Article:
I’d like to touch on a couple of issues for which the CFTC plays a more direct role.  First, clearing services are becoming more concentrated.  CFTC data shows that the number of registered FCMs that actively clear futures and options for customers has fallen from 90 in 2007, before the financial crisis, to about 55 firms today.  Many of the former FCMs were the smaller firms that tended to service commercial hedgers. 

Futures and options customer clearing is also concentrated in FCMs affiliated with the largest banks in the country.  The ten largest FCMs—all but one of which are affiliated with large banks—hold about 75 percent of all required customer margin.[2]  Concentration of clearing services is even greater in the swaps markets where five large bank FCMs clear 80 percent of the notional amount of swaps. 

The changes in the make-up of FCMs mean fewer available FCMs and larger FCMs.  The larger FCMs have substantial fixed costs and so prefer large traders who trade in volume and generate more fees.  Commercial hedgers generally trade only when hedging or covering and so engage in fewer trades than speculators and high frequency traders.  This adds up to fewer clearing services options for commercial hedgers.

A second concern is systemic risk.  Due to the current capital requirements, bank FCMs have limited ability to take on additional clearing clients.  In this capital-constrained environment, the sudden loss of a single large FCM could be disruptive to markets if its clients’ positions cannot be ported smoothly to other FCMs and the positions are liquidated in bulk.[3]

The on-going availability of clearing services for the agricultural sector and systemic risk go to the heart of your ability to access the markets efficiently and effectively.  These are concerns I think we all share.

There are no simple fixes to reverse this trend.  A number of factors have contributed, including low interest rates, cross-border competition, capital demands, and the cost of new technology.  I have supported revisions to bank capital requirements so that capital does not have to be set aside to cover customer margin funds.  This change will increase clearing capacity at bank FCMs.  Hopefully, more banks will expand clearing services as this change gets implemented.  However, changing capital requirements alone will not solve the clearing capacity problem so I think this is an issue we must continue to address.  Many of the factors that have contributed to this problem are outside the control of the CFTC, but we must do what we can to increase the capacity and diversity of clearing services.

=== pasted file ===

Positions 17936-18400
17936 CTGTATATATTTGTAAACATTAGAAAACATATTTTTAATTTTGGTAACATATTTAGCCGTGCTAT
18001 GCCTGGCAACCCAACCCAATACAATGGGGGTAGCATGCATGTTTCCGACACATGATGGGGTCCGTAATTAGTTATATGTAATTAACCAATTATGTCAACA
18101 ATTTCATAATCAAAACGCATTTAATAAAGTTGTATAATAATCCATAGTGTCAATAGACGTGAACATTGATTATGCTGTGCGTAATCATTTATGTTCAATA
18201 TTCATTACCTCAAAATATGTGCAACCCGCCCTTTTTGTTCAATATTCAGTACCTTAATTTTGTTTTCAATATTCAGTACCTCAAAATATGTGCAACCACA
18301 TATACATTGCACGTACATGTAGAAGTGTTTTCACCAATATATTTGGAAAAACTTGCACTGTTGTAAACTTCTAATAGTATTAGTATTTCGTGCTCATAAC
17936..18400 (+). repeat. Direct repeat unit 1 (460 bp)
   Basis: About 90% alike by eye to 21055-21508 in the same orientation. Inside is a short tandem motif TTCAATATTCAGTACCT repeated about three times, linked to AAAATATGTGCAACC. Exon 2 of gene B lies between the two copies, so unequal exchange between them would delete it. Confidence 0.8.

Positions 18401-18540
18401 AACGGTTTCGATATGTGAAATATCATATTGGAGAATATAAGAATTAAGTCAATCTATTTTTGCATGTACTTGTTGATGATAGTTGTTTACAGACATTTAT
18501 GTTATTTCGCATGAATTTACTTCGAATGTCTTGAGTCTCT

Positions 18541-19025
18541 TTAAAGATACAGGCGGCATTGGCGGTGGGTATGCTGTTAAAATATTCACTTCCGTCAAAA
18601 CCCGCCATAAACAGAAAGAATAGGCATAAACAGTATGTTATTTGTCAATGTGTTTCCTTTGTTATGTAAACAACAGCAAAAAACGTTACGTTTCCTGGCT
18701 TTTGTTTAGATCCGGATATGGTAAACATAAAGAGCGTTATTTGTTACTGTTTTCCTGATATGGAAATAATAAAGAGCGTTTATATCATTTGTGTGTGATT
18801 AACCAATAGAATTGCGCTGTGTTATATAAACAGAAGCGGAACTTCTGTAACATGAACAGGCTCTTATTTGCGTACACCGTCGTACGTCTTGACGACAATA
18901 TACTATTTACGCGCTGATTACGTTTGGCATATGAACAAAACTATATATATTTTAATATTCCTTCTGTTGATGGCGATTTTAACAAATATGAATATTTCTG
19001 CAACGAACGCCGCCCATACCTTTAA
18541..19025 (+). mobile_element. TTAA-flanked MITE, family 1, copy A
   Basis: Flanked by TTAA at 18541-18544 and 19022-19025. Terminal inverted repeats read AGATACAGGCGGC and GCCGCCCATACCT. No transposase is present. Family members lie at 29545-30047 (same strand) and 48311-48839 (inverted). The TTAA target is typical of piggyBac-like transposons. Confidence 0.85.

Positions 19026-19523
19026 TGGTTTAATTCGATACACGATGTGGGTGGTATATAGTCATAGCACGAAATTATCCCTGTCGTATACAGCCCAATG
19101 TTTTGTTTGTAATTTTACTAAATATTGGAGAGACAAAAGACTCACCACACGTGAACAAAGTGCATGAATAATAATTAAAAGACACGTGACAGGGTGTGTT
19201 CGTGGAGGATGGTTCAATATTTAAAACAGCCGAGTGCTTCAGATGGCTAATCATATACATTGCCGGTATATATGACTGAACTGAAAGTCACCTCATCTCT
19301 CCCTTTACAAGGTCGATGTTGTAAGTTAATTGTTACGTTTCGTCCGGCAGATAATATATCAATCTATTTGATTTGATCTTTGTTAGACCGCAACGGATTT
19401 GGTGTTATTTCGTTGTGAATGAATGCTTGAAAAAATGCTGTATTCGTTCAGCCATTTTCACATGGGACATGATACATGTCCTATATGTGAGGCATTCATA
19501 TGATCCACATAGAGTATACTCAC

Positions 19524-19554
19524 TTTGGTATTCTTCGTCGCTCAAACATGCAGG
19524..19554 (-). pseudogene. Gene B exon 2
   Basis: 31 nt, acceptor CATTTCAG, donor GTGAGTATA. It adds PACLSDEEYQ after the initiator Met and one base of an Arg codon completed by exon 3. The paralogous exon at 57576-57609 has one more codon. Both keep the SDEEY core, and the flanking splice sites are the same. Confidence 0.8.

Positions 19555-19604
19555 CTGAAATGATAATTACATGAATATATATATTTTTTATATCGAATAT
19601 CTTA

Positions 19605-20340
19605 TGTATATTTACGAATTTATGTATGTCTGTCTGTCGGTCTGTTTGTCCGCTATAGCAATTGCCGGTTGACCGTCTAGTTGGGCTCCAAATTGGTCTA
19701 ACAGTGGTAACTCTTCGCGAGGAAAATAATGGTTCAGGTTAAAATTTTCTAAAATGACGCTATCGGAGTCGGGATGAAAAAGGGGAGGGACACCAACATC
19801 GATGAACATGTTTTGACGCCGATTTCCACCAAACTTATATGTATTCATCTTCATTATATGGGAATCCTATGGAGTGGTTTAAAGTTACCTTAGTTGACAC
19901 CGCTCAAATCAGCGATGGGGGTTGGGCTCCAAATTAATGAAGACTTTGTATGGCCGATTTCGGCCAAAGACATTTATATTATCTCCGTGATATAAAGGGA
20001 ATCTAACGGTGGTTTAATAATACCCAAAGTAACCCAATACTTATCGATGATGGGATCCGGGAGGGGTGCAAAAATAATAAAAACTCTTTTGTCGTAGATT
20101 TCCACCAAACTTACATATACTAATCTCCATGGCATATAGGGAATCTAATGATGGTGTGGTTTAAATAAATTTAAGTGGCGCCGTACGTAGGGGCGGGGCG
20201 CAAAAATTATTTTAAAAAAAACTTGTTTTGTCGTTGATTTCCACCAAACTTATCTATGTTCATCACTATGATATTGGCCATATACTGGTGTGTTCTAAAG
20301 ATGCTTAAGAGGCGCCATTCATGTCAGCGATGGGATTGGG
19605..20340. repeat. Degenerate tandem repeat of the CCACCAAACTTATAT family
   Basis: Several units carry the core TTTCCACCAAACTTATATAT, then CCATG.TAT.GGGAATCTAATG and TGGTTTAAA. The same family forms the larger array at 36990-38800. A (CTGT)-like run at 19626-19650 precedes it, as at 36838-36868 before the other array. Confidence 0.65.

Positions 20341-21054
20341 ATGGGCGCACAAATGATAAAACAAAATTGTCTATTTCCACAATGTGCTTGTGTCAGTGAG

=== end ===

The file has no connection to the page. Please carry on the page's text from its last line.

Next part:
Turning to the issue of confidence in the markets, your Committee included a number of resolutions in NCBA’s 2019 Policy Book regarding transparency, monitoring markets for manipulative behavior, preventing spoofing, quote stuffing, and layering, and generally “foster[ing] an environment that builds confidence in the ability of the hedging community to effectively manage forward price risk . . .”[4]  I support these goals.  While CME is the front line market monitor and data provider, the CFTC plays a significant role in market surveillance and provides a strong deterrent against wrongful conduct through our enforcement actions.

The CFTC’s aggressive enforcement activities against spoofing demonstrate our commitment to policing trading in these markets.  The CFTC has litigated or settled 27 spoofing cases since receiving spoofing enforcement authority in 2011 and more spoofing cases are progressing as I speak. In my prior position as General Counsel at the CFTC I was part of the CFTC team that worked with the Congress to develop the prohibition on spoofing.  It is particularly gratifying for me to see that this provision has been very useful in prosecuting abusive trading in our markets.

In conclusion, I want to emphasize my commitment to making sure the futures markets serve ranchers, farmers, and other commercial firms that use these markets to manage risk.  I support and will encourage engagement by the CFTC with cattlemen, beef processors, CME, and other market participants to help improve hedging and price discovery for commercial operators.

Thank you for taking the time to listen and I look forward to talking with you more in the future.

Thank you.

 

[1] National Cattlemen’s Beef Association, 2019 Policy Book (Updated: January 2019), at 97.

[2] CFTC data available at https://www.cftc.gov/MarketReports/financialfcmdata/index.htm.  The sole non-bank is ADM Investor Services Inc.

[3] The Financial Stability Board has warned that “concentration in clearing service provision could amplify the consequences of the failure or withdrawal of a major provider.  In particular, concerns have been expressed about the ability to port client positions and collateral in this situation.”  Financial Stability Board, Incentives to centrally clear over-the-counter (OTC) derivatives: A post-implementation evaluation of the effects of the G20 financial regulatory reforms—final report at 3 (Nov. 19, 2018), http://www.fsb.org/wp-content/uploads/R191118-1-1.pdf.

[4] National Cattlemen’s Beef Association, 2019 Policy Book (Updated: January 2019), at 99.